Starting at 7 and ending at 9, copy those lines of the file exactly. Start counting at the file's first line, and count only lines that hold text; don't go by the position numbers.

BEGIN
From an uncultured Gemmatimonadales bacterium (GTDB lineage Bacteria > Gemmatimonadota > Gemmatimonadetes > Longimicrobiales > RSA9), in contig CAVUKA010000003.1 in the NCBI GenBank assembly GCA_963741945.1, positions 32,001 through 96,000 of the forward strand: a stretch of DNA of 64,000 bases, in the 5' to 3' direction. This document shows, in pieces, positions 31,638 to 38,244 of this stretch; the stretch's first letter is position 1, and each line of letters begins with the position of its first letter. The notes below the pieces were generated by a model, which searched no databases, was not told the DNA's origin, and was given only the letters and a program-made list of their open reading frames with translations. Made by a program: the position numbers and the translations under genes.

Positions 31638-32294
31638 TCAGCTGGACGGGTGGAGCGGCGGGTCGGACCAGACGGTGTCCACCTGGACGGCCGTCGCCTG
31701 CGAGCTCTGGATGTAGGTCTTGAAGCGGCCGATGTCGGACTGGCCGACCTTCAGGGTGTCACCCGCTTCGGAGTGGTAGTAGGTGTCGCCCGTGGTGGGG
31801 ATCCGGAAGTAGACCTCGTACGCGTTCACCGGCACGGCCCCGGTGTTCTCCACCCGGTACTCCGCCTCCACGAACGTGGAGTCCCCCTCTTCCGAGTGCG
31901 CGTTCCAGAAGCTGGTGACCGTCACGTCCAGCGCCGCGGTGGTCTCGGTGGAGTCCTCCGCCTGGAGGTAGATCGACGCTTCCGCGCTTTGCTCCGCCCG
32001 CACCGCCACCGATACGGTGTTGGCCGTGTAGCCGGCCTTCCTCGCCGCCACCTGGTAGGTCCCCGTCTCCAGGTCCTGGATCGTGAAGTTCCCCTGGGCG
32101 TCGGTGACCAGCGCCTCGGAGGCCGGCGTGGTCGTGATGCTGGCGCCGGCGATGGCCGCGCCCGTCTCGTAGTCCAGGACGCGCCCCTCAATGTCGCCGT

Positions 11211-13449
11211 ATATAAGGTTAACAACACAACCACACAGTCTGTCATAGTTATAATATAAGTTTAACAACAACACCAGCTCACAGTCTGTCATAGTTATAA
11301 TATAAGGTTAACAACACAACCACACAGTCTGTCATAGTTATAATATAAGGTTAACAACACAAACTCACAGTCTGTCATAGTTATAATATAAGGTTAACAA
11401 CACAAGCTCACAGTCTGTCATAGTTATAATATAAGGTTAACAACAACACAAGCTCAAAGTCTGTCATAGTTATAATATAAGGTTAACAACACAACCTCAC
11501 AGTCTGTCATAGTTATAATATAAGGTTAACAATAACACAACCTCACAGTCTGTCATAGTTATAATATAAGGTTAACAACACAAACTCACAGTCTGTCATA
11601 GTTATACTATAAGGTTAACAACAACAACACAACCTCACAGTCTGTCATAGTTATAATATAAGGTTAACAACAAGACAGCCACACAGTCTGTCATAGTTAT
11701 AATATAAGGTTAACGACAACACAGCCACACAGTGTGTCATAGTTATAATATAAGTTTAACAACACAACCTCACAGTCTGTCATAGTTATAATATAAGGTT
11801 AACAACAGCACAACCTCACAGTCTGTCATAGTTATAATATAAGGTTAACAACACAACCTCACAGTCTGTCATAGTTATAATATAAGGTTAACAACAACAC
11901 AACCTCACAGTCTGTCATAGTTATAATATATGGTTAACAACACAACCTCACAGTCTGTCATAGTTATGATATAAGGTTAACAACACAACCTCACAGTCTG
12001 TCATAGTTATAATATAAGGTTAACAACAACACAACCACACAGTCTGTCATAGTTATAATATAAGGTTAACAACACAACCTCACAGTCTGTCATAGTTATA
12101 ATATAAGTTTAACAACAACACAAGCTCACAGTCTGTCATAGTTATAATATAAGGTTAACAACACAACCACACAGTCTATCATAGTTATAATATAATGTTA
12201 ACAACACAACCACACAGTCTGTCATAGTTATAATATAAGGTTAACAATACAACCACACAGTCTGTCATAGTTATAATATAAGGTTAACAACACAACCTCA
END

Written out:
32001 CACCGCCACCGATACGGTGTTGGCCGTGTAGCCGGCCTTCCTCGCCGCCACCTGGTAGGTCCCCGTCTCCAGGTCCTGGATCGTGAAGTTCCCCTGGGCG
32101 TCGGTGACCAGCGCCTCGGAGGCCGGCGTGGTCGTGATGCTGGCGCCGGCGATGGCCGCGCCCGTCTCGTAGTCCAGGACGCGCCCCTCAATGTCGCCGT

Positions 11211-13449